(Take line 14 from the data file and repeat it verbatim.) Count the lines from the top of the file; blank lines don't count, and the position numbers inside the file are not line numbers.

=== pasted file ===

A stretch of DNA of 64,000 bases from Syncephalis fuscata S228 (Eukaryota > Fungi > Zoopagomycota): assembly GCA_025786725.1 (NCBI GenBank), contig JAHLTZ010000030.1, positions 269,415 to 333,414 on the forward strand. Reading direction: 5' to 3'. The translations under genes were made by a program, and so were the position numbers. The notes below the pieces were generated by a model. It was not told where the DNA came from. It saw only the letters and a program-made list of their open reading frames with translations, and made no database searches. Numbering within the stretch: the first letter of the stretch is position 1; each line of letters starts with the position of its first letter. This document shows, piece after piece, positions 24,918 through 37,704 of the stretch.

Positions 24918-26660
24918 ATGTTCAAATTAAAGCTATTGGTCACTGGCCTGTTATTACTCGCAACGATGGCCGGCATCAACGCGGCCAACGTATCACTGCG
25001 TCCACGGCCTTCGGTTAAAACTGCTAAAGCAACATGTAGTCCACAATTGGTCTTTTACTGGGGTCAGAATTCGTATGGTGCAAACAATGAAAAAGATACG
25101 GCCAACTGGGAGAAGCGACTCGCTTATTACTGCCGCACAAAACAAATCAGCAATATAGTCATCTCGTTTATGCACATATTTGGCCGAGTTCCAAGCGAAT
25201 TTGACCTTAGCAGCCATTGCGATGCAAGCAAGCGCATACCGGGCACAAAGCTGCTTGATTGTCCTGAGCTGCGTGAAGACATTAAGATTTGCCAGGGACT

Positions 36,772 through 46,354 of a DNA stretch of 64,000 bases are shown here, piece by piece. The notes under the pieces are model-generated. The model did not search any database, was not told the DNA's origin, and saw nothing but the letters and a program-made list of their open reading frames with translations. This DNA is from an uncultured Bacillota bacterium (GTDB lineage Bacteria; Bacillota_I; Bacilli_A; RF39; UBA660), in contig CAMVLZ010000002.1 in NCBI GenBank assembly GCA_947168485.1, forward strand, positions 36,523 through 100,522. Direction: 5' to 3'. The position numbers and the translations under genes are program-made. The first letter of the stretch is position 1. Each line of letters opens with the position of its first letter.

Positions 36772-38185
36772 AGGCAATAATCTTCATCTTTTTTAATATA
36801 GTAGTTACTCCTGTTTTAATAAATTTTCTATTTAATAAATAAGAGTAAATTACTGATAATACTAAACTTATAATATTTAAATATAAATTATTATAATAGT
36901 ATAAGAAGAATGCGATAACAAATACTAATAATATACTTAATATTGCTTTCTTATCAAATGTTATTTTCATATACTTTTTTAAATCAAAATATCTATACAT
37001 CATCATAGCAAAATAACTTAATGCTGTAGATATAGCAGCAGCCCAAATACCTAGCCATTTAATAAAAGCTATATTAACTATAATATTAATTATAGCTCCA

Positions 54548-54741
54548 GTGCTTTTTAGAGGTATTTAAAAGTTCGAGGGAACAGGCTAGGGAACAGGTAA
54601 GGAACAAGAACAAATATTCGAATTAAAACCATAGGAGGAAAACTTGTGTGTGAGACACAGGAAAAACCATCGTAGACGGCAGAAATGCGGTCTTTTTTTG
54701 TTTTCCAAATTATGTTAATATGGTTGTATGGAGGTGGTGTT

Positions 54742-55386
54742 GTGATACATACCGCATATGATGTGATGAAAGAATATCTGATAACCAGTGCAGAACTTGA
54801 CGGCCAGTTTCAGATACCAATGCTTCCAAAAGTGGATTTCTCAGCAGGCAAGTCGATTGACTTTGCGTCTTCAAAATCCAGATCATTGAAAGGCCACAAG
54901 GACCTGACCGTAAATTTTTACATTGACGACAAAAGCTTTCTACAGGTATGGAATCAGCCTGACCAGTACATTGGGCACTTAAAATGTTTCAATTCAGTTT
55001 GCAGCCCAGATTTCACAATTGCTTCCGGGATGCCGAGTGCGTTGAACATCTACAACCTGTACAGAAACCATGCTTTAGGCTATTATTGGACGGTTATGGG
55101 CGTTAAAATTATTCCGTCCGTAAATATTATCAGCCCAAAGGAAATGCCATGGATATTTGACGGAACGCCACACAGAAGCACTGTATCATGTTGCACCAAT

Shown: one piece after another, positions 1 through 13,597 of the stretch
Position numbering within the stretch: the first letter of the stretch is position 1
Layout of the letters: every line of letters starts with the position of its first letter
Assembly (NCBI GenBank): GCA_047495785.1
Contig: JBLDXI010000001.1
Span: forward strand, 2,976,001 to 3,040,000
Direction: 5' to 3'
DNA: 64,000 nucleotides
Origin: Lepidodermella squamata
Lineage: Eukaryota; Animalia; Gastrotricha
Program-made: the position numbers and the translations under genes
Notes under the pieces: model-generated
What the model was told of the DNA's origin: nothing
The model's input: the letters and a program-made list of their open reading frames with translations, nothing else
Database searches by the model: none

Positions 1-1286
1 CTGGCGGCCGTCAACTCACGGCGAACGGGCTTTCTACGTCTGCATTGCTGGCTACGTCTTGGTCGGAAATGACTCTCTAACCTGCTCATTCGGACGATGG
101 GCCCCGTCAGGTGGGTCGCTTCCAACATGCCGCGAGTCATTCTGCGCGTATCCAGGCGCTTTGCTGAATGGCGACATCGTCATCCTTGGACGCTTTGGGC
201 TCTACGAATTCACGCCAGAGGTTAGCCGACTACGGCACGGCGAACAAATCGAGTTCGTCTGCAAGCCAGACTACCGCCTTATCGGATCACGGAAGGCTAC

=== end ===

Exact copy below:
54548 GTGCTTTTTAGAGGTATTTAAAAGTTCGAGGGAACAGGCTAGGGAACAGGTAA